a woman with a blue shirt that says
Category: Health Magazine, Summer 2023

Title:Cura personalis via participatory research

Author: Bhriana Smith
Date Published: June 20, 2023

For 20 years, Roxanne Mirabal-Beltran, a Cuban American, worked in Washington, DC’s 5th Ward, first as a volunteer with the Capuchin Franciscan Volunteer Corps and later as a labor and delivery nurse at MedStar Washington Hospital Center.

One day, while waiting for her clothes to finish in a Wheaton, Maryland, laundromat, she attempted to pass the time by working on her dissertation, “Birth options after cesarean among Hispanic women living in the United States.” Unable to get much writing done, she focused her attention on her fellow patrons. At that moment Mirabal-Beltran realized she was surrounded by the very community she felt called to reach: Black and Hispanic women in urban areas.

Her work would later return to laundromats.

After completing her dissertation at Johns Hopkins Bloomberg School of Health, Mirabal-Beltran joined the Georgetown University School of Nursing faculty with a plan to explore the different ways she could impact the DC community, as a researcher and practitioner.

“Communities are experts on their own needs and barriers,” she notes. “Very often, what is lacking is access to the tools needed to bring down those barriers and have needs met.”

Mirabal-Beltran began her work by attending neighborhood association meetings in the 5th Ward. After presenting her project idea to committee meetings in 2019, the community-based participatory research (CBPR) project, Wash and Spin to Health (W.A.S.H.), was born. Under Mirabal-Beltran’s purview, the program will aim to share knowledge about reproductive health to Black and Hispanic women in urban areas while the women wait between cycles of laundry.

The project is facilitated by a community advisory board (CAB) based in the 5th Ward and has since expanded to Wards 1, 4, and 7.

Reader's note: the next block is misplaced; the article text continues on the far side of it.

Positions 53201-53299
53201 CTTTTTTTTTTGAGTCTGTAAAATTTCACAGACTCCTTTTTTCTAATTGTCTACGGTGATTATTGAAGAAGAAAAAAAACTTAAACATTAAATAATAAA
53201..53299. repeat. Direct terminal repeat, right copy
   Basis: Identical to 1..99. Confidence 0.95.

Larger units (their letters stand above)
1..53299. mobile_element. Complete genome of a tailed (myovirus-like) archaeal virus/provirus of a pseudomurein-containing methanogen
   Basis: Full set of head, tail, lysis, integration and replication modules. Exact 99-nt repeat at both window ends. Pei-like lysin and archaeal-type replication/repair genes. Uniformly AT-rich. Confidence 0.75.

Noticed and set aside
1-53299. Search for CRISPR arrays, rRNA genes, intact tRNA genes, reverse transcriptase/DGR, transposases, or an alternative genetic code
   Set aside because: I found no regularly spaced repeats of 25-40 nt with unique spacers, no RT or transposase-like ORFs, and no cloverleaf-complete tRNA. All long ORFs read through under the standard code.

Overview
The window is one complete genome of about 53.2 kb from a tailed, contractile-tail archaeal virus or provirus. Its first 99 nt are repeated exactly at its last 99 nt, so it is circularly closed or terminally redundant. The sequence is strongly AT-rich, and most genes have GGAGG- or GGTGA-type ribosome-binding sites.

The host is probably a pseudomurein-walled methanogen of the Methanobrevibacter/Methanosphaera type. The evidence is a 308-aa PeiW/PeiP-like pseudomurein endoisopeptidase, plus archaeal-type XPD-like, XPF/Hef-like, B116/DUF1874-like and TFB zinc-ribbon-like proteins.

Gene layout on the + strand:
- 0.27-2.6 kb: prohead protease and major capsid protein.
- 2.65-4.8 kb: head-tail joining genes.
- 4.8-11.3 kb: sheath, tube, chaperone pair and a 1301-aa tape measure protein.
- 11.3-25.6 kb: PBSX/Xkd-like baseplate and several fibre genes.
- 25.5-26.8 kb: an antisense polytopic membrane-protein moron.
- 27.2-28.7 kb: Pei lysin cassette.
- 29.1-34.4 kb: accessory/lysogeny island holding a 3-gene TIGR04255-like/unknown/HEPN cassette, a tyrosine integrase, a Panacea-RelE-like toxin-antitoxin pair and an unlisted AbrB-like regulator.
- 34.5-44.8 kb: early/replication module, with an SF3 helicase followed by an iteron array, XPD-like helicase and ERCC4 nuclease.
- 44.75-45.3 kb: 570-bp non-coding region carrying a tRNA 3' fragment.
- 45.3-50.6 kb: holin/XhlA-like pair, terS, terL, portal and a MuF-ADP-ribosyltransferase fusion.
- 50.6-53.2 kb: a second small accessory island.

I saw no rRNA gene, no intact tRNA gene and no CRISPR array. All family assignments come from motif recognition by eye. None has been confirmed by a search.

Mirabal-Beltran notes that CBPR projects require cultural humility.

“Being culturally competent means taking someone’s lived experiences into account,” she says.

Cultural humility forces people to humbly approach interactions with others while acknowledging personal biases and making sure those biases  do not affect their ability to see the humanity of others.

“We all carry bias,” she notes. “It’s what we do about those biases that is important.”

Undergraduate students have the opportunity to participate in W.A.S.H. through the Georgetown University Undergraduate Research Opportunities Program. Students engage with the city by conducting field research, attending board meetings, and interacting with members of the communities they hope to reach.

Mirabal-Beltran notes that while many students may initially join W.A.S.H. for academic reasons, they often leave the program feeling called to be active agents of change in their local communities.

“There is this beautiful focal shift from the science to the community participants,” she notes. “Seeing this shift motivates me and reminds me why CBPR is important.”

More News

woman hugging child

Georgetown’s renowned nurse-midwifery program celebrates 50 years ‌ ‌ When reports in the early 1970s revealed alarmingly high infant mortality rates…

Georgetown’s leadership in the complex field of medical ethics   A patient in critical condition refuses treatment, adamant that she be allowed to leave…


Interdisciplinary solutions for the complex problems of neuroscience From the time he was a young boy, fascinated with dinosaurs and his rock…